Here's welcome news for any mom who, like me, couldn't breast-feed and felt like she was dooming her baby to a fat, hyperactive, less intelligent future: The long-term benefits of breast-feeding have been exaggerated, according to a new Ohio State University study published in the journal Social Science & Medicine.
The researchers—who examined data on more than 8,000 children up to age 14—did find that breast-feeding was linked to a reduced risk of obesity and hyperactivity and measures of higher intelligence, but that breast advantage evaporated once they looked at families where one child was breast-fed and one wasn't (my exact situation—my older son got the breast while the younger one had to settle for formula because I had low supply).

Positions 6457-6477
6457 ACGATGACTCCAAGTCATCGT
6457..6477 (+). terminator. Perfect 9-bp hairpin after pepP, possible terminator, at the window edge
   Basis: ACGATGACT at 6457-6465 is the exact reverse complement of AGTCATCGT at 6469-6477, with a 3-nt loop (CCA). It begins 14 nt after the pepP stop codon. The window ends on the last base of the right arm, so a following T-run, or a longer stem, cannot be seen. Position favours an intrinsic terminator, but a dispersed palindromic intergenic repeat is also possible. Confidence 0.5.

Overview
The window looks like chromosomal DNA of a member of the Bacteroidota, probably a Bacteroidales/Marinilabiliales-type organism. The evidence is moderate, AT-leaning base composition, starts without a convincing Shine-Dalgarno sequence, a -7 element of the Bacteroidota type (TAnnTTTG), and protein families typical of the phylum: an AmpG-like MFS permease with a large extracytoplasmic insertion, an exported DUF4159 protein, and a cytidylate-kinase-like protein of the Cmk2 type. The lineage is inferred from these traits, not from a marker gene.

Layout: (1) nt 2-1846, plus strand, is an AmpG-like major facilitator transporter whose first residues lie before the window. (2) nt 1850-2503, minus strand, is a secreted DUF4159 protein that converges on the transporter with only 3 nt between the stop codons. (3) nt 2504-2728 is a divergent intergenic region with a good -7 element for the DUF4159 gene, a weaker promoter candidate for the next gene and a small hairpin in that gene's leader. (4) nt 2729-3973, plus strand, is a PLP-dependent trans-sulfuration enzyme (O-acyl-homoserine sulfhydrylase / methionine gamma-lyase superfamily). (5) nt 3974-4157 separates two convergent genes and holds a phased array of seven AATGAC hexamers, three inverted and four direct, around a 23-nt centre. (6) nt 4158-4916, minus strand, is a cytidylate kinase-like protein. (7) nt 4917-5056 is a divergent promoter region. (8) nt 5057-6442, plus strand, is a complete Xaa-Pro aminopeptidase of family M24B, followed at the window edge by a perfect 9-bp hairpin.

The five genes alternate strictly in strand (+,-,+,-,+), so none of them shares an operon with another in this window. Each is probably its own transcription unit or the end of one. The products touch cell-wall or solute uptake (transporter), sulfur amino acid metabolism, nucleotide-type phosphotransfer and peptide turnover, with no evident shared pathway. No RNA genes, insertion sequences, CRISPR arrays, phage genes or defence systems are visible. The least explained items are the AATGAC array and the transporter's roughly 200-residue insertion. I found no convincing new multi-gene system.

The researchers' explanation? Women who breast-feed tend to be better educated and more affluent than their bottle-feeding peers, and those factors alone may explain their babies' advantages. (One exception: Breast-feeding may actually be linked to lower rates of asthma, they said.)
As far as I'm concerned, the takeaway is clear: While breast feeding is ideal (mother's milk—even the first few drops called colostrum—contains antibodies that can help protect against infections), there's no reason you should be wracked with guilt if you can't do it. Your child's weight and IQ will not suffer.
Lisa Lombardi is the Executive Editor of Health magazine.